Bill C-133 gives effect to the Nunavut land claims agreement to settle the land claim of the Tungavik Federation of Nunavut which represents Inuit in the eastern Arctic. This agreement, which has been pursued over a period of 17 years going back to 1976, was endorsed last November by 69 per cent of Inuit living in the settlement region, and of those who actually voted 85 per cent approved the land claims settlement. This is an overwhelming show of support and it sends an important message to this House of the commitment that the Inuit wish to make to be partners in Canada.
The TFN land claim is the largest in Canadian history. It encompasses approximately one-fifth of the entire Canadian land mass, an area of some two million square kilometres in the central and eastern Arctic as well as adjacent offshore areas. That is known as the settlement area but is not to be confused with the actual lands to be owned by the Inuit, which are approximately 20 per cent of that amount.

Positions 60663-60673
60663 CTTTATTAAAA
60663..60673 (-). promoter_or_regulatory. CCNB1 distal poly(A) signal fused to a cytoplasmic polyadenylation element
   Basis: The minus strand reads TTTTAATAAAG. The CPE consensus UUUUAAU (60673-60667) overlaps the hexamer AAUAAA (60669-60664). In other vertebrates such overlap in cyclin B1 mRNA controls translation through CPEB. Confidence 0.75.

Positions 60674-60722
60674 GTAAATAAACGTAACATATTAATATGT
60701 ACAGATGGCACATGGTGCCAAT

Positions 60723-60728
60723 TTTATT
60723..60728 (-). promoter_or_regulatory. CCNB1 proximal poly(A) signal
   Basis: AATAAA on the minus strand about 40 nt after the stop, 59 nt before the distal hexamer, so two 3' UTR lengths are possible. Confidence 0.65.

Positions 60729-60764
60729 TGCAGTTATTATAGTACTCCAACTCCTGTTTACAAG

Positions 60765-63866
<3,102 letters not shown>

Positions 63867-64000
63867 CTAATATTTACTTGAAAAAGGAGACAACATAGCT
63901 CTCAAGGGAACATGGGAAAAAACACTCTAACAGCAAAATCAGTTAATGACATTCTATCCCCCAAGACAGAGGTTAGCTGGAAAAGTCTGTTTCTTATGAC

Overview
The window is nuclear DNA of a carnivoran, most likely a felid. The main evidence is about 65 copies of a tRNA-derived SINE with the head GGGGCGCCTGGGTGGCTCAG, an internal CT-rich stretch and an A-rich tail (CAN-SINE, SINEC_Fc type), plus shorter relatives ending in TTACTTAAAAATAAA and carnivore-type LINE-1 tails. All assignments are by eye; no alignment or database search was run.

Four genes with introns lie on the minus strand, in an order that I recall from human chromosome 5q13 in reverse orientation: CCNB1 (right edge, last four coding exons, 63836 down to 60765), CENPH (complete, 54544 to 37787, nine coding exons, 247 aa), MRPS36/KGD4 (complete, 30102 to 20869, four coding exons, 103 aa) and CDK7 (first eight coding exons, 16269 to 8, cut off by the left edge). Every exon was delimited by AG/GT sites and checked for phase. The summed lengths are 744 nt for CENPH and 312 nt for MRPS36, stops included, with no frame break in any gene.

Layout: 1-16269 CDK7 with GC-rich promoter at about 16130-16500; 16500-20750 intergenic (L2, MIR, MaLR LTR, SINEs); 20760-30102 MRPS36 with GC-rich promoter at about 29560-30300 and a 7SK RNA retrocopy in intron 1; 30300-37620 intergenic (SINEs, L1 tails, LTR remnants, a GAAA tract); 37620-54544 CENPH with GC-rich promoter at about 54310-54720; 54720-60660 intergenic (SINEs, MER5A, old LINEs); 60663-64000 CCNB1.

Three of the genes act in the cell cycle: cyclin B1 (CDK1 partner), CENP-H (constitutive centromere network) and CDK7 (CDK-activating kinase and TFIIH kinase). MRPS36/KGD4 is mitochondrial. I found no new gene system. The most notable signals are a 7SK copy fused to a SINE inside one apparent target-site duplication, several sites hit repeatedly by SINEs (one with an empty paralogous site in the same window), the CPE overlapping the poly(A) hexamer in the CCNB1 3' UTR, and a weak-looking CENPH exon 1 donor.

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This area, as well as the adjacent offshore areas, is the traditional homeland and hunting grounds of some
17,500 Inuit. It is in this area of the eastern Arctic that their ancestors have lived for many thousands of years and in a remarkable way have persisted and survived on the Arctic tundra. Today they wish to continue to live with the freedom to guide and choose their own destiny within Canada.
The Nunavut land claims agreement ensures that the Nunavut region will always be home to the Inuit. It provides lasting protection for Inuit land-based interests as well as the rights and benefits that will enable them to pursue socio-economic development.
The agreement provides Inuit with ownership of more than 350,000 square kilometres of land in the settlement region out of the total area of two million square miles. On more than 10 per cent of the area they will own, the Inuit will also own the mineral rights. In the rest of Nunavut, Inuit will share in the management of wildlife and the environment and in the economic benefits of future development.